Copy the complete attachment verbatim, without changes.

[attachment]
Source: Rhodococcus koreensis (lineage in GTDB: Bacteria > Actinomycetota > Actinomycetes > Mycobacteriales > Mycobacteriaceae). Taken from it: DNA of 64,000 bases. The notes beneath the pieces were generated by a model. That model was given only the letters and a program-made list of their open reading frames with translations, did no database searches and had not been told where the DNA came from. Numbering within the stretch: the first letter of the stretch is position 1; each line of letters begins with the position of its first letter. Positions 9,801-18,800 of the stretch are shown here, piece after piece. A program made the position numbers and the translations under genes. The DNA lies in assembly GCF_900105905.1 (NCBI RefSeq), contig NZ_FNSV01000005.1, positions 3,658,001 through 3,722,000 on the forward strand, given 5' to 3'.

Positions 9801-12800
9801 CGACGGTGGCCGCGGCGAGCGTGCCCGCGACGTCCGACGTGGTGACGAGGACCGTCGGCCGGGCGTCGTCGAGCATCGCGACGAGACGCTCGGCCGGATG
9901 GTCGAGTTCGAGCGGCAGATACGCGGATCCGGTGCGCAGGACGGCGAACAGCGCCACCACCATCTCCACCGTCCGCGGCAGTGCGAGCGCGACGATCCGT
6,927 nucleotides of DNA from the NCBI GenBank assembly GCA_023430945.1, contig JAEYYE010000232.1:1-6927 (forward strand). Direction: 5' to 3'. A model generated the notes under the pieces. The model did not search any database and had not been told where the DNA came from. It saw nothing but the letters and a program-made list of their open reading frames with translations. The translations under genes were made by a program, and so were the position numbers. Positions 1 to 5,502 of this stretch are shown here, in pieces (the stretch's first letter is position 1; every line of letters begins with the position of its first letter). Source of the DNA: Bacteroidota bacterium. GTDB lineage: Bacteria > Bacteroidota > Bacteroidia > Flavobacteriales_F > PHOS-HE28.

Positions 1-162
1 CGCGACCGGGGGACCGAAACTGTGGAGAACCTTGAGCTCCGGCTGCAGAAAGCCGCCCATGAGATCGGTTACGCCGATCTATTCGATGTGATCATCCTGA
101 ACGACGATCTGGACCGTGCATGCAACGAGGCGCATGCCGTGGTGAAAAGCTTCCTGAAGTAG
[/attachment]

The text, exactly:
Source: Rhodococcus koreensis (lineage in GTDB: Bacteria > Actinomycetota > Actinomycetes > Mycobacteriales > Mycobacteriaceae). Taken from it: DNA of 64,000 bases. The notes beneath the pieces were generated by a model. That model was given only the letters and a program-made list of their open reading frames with translations, did no database searches and had not been told where the DNA came from. Numbering within the stretch: the first letter of the stretch is position 1; each line of letters begins with the position of its first letter. Positions 9,801-18,800 of the stretch are shown here, piece after piece. A program made the position numbers and the translations under genes. The DNA lies in assembly GCF_900105905.1 (NCBI RefSeq), contig NZ_FNSV01000005.1, positions 3,658,001 through 3,722,000 on the forward strand, given 5' to 3'.

Positions 9801-12800
9801 CGACGGTGGCCGCGGCGAGCGTGCCCGCGACGTCCGACGTGGTGACGAGGACCGTCGGCCGGGCGTCGTCGAGCATCGCGACGAGACGCTCGGCCGGATG
9901 GTCGAGTTCGAGCGGCAGATACGCGGATCCGGTGCGCAGGACGGCGAACAGCGCCACCACCATCTCCACCGTCCGCGGCAGTGCGAGCGCGACGATCCGT
6,927 nucleotides of DNA from the NCBI GenBank assembly GCA_023430945.1, contig JAEYYE010000232.1:1-6927 (forward strand). Direction: 5' to 3'. A model generated the notes under the pieces. The model did not search any database and had not been told where the DNA came from. It saw nothing but the letters and a program-made list of their open reading frames with translations. The translations under genes were made by a program, and so were the position numbers. Positions 1 to 5,502 of this stretch are shown here, in pieces (the stretch's first letter is position 1; every line of letters begins with the position of its first letter). Source of the DNA: Bacteroidota bacterium. GTDB lineage: Bacteria > Bacteroidota > Bacteroidia > Flavobacteriales_F > PHOS-HE28.

Positions 1-162
1 CGCGACCGGGGGACCGAAACTGTGGAGAACCTTGAGCTCCGGCTGCAGAAAGCCGCCCATGAGATCGGTTACGCCGATCTATTCGATGTGATCATCCTGA
101 ACGACGATCTGGACCGTGCATGCAACGAGGCGCATGCCGTGGTGAAAAGCTTCCTGAAGTAG